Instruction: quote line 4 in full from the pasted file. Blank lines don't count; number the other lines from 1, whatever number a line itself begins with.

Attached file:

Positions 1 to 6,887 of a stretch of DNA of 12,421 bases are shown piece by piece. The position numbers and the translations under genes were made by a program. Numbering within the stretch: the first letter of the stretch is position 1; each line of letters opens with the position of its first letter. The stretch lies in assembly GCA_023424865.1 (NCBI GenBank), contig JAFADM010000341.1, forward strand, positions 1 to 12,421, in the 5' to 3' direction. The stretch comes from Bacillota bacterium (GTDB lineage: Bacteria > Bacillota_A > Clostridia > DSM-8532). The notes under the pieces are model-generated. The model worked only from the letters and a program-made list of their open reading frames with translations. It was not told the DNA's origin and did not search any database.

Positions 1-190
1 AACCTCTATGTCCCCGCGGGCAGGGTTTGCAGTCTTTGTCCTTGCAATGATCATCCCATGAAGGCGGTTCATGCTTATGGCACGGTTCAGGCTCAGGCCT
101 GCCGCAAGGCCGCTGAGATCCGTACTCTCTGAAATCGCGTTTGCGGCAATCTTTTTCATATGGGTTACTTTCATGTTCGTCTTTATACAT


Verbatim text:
101 GCCGCAAGGCCGCTGAGATCCGTACTCTCTGAAATCGCGTTTGCGGCAATCTTTTTCATATGGGTTACTTTCATGTTCGTCTTTATACAT